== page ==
Before we go on, let's examine some basic medal terminology. Understanding these terms will help when you go one to explore Great War or Medal Forums, such as Canadian Expeditionary Force Study Group, the Great War Forum and the British Medal Forum for more information.
Group - If you ask four collectors and researchers the definition of a medal group, you will end up with at least five explanations. In simplistic terms with regard to First World War medals, the term "group" is usually used to refer to all of a soldier's medals taken together, and comprised of his "pair" or "trio" plus other medals.
Trio - Pip, Squeak and Wilfred - the basic trio of First World War medals; the 1914-1915 Star, the British War Medal and the Victory Medal. The term "trio" refers to these three, while other combinations of three would be a described as a "group."
Pair - The British War Medal and the Victory Medal, the standard pair of medals issued to soldiers who served at the front but did not arrive early enough for a "Star."
Single - The only First World War medal of the trio that was issued alone is the British War Medal, and if this is a soldier's full entitlement it could (irreverently) be called his group (to the consternation of the pedants among collectors). A "single" may also refer to an individual medal which has become separated from its pair, trio or group. Many soldiers' medals were divided among family as individual mementos.
Broken Group - A broken group refers to any part of a soldier's full entitlement, from a separated single to any but his full entitlement of medals.
Bar - Bars, signifying second awards, were worn on the ribbons of decorations (i.e, valour awards). To state that a man was "MM and bar" is to say that he was awarded the Military medal twice during his service.
MiD - MiD, or "Mention in Despatches"; soldiers who actions were brought to the attention of the King by their commanders, but not sufficiently significant to be recommended for a decoration might be awarded a Mention in Despatches. The recipient of one (or more) MiDs was entitled to wear a small oak leaf emblem on the ribbon of the Victory Medal (or the British War Medal if the Victory Medal was not awarded).
Swing Mounted - A manner of mounting medals for wear used at the time of the First World War, in which each medal swings freely below a hanging bar.
Court Mounted - A style of mounting medals in which each medal and ribbon is fixed to a rigid backing. Most modern medal mounters, who may remount your medals for display, will be more experienced in this technique. Some state that it is a more presentable design, and that the manner of fixing each medal in place eliminates the possibility of damage by the knocking edges of adjacent medals.
During the First World War the families of soldiers who died as result of their service (killed in action, died of wounds, injury, sickness or accident) received memorial items in addition to the soldiers' entitlement of medals. For medallic items, these consisted of the Memorial Cross and the Memorial Plaque. Certain collectors consider a casualty's medal group to be "complete" only if issued Memorial Cross(es) and Plaque are kept with the medals.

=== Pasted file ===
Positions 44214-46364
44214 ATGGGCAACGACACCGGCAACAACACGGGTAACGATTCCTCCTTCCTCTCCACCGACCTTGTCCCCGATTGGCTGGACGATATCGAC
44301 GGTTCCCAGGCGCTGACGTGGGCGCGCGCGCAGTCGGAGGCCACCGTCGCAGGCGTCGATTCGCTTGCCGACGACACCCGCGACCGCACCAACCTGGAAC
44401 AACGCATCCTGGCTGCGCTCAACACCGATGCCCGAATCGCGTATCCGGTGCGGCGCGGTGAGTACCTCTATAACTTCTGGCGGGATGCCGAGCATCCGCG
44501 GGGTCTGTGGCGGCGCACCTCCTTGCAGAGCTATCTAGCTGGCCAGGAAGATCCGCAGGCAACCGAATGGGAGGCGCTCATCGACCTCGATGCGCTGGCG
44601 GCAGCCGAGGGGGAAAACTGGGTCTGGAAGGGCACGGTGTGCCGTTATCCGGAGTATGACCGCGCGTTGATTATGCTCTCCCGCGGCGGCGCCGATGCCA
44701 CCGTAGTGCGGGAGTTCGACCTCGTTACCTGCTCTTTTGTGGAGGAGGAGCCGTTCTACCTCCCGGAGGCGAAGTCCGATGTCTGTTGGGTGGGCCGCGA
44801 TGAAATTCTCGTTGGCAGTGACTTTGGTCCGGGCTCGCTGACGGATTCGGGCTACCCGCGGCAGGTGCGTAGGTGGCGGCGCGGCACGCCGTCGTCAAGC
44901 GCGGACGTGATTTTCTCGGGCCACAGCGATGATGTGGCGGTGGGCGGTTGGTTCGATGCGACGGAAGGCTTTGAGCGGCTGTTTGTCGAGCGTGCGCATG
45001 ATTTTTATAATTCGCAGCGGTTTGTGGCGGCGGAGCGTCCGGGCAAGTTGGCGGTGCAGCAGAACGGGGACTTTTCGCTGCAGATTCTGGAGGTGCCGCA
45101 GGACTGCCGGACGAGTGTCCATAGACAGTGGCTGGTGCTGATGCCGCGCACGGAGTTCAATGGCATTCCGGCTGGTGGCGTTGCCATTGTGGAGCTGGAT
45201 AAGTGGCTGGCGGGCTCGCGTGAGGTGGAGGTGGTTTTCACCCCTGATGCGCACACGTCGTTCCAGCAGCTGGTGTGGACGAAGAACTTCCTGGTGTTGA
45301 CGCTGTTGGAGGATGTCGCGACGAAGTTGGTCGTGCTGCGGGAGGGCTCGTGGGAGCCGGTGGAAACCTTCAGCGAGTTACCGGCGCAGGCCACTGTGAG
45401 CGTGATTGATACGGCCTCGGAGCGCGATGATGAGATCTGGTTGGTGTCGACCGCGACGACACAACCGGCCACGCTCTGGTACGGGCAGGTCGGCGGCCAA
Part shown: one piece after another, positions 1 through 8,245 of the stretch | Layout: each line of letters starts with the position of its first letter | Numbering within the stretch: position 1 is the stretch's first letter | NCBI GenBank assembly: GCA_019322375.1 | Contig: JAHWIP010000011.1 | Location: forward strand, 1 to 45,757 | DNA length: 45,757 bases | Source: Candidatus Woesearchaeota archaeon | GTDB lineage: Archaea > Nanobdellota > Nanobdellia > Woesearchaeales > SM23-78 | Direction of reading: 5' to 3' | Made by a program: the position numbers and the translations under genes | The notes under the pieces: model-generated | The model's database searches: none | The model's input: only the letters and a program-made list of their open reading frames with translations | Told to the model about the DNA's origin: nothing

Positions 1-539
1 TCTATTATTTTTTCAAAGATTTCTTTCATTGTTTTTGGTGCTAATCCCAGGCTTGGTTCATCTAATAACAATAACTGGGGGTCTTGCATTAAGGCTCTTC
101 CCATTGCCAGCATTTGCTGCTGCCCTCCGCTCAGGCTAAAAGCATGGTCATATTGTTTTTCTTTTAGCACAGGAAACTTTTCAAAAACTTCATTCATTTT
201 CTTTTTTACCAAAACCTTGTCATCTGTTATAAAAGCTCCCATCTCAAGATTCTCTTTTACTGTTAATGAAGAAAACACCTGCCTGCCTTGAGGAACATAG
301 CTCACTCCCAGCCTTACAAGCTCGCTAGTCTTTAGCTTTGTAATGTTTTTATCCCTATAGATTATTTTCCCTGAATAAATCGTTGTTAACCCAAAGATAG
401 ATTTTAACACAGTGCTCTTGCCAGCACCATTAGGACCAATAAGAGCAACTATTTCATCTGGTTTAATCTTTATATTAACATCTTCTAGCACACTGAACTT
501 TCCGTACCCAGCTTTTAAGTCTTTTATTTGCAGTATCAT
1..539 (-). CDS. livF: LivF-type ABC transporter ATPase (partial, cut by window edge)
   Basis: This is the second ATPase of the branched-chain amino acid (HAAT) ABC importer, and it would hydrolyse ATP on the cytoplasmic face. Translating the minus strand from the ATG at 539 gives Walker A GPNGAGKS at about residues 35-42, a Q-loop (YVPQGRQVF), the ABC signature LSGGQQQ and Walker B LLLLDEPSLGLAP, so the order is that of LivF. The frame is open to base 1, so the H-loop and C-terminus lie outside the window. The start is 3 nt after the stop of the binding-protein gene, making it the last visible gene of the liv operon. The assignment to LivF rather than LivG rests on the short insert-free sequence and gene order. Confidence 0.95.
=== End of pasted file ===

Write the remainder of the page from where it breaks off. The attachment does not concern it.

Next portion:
The Memorial Cross was fashioned of sterling silver and impressed on the reverse with the soldier's service number, rank, name and (if any) post-nominals designating received honours. Crosses were sent to a deceased soldier's mother (if she was still alive) and to his wife (if he was married). Based on this there may be one, two or no Memorial Crosses awarded for any particular casualty.
The Memorial Cross sent to the next-of-kin of 477609 Private Clifford Moss, M.M. of The Royal Canadian Regiment.
The Memorial Plaque was fashioned of bronze, about 5 inches (120 mm) in diameter and cast with the soldiers name as part of the face of the plaque. The plaque was sent to the soldier's next-of-kin, regardless of whether or not Memorial Crosses were issued.
The Memorial Cross sent to the next-of-kin of 477501 Private Henry William Krimmell, a soldier of of The Royal Canadian Regiment who died accidentally while serving with the 7th Canadian Light Trench Mortar Battery.
The CEF soldier's service record will normally include a copy of his medal card. Though cryptic, this card will show what medals and memorial items were awarded. Commonly, the issue of the Britsh War Medal and Victory Medal are shown on these cards by a large hand-written "B" and "V", each with a check-mark through them.
The medal card in the service record of 478516 Private Walter Hanam. Note that Hanam was not eligible for the 1914-15 Star but was awarded the Victory Medal and the British War Medal. For memorial items, no Memorial Cross was issued (unmarried and mother likely predeceased), a Memorial Plaque was despatched on 30 March 1922 a Memorial Scroll followed on 5 April 1922.
Depending on the nature of his service, a soldier would receive a War Service Badge on leaving the Army. This could be worn on his civilian jacket lapel to show others, such as potential employers, that he was a returned soldier.
The contents of the small box that contained 739068 Private George Cowdery's medals and associated items. Included are Cpl Cowdery's British War Medal and Victory Medal (with reversed ribbons), his stripes denoting four years of wartime service, regimental cap badge for The Royal Canadian Regiment, Lewis Gunner trade badge, "R.C.R. shoulder titles, "Canada" shoulder titles, wound stripe and his War Service badge. Also found in the box were the buttons and belt hooks from his great coat.
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• The "Man-in-the-Dark" Theory of Infantry Tactics and the "Expanding Torrent" System of Attack, by Captain B.H. Lidell-Hart, K.O.Y.L.I.